LDS Hospital officials say medical research in Utah got a little healthier Wednesday thanks to an anonymous $2 million donation.

The donation - which will fund clinical medical research and education - matches the single largest private donation in LDS Hospital history. The John M. Huntsman family donated the same amount in 1994."We're very excited and deeply honored to be the beneficiary of such a wonderful gift," said David Wirthlin, executive director of the LDS Hospital-Deseret Foundation.

The Utah family making the donation asked not to be identified, said hospital spokesman Jess Gomez.

"They don't want to receive any credit, they simply wanted to help medical research and education," Gomez said.

LDS Hospital typically funds such research, in large part, through government grants - with about a third of all donations come from the private sector. Given the shrinking pool of federal and state money available for medical research, Wednesday's private gift is especially welcome.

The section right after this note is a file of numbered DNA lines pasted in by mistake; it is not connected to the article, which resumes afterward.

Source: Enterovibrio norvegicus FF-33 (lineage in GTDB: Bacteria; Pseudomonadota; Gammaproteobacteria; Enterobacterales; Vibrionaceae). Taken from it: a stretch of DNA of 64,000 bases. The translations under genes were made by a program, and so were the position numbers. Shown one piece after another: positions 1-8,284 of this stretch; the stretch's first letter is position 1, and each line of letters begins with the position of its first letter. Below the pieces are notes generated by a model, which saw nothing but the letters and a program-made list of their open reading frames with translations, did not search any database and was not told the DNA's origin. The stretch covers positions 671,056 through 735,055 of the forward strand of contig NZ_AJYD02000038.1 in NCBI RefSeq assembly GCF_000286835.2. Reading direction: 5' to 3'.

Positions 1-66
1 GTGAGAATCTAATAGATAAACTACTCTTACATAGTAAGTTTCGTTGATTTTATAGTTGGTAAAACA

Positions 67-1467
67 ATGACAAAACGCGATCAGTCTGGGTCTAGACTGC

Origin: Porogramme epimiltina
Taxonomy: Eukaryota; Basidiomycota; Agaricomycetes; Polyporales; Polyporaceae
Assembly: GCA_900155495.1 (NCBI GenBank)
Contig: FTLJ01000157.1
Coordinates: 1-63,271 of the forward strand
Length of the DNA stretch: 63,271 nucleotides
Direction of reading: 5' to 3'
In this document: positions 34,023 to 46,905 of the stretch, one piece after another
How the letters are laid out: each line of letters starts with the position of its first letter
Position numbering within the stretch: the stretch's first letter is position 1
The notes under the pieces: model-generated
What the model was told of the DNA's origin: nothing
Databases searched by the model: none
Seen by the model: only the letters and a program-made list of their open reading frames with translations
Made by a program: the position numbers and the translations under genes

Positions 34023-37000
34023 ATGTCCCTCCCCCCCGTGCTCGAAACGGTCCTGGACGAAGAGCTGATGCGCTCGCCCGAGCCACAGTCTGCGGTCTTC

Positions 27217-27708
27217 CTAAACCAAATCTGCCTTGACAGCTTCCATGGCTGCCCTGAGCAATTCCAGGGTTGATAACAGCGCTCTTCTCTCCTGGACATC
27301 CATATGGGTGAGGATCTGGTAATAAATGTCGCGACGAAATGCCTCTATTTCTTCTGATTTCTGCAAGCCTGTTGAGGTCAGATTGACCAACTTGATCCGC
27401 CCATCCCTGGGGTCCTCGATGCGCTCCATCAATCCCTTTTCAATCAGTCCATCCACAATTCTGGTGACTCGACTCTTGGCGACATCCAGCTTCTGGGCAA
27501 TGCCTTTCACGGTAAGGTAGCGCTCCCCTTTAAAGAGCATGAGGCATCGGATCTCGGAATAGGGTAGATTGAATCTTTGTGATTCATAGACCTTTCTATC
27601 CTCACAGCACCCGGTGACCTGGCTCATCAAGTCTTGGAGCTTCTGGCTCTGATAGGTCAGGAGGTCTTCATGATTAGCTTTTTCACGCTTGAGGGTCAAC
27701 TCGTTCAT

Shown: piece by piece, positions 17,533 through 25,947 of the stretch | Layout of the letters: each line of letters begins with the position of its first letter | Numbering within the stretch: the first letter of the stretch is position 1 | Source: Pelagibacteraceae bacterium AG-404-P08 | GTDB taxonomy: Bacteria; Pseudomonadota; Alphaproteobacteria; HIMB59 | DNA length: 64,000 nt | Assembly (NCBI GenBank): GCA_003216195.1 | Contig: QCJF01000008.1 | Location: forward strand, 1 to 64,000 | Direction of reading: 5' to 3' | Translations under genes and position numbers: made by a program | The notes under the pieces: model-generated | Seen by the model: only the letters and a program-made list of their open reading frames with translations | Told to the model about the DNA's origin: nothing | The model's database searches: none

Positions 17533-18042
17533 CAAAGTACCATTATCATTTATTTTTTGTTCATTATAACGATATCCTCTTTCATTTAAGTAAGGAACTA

"As a private teaching hospital, this is a very significant donation for us," said LDS Hospital Administrator Richard M. Cagen. "This gift enables our clinicians and researchers to continue very important scientific investigations aimed at improving the quality of care that patients receive."

Except for the 1994 Huntsman donation, Gomez said he's not aware of such a sizable contribution in any of the Intermountain Health Care facilities, to which LDS Hospital belongs.

Large donations from the private sector are often given to large medical research hubs. In 1995, for example, Huntsman donated $100 million to the Huntsman Cancer Institute at the University of Utah.

But contributions are also vital at private facilities like LDS Hospital, Gomez said.

"We're also conducting a good amount of medical research that needs to be funded," he said.

Wednesday's $2 million donation will be used to establish an endowment to fund several medical research and education projects at LDS Hospital.

Currently, there are about 350 projects under way at the hospital. Some of the most significant research projects include studying the relationship between bacteria and heart disease, advancing artificial heart technology and improving treatment of Adult Respiration Distress Syndrome, a disease that fills the lungs with fluid, Gomez said.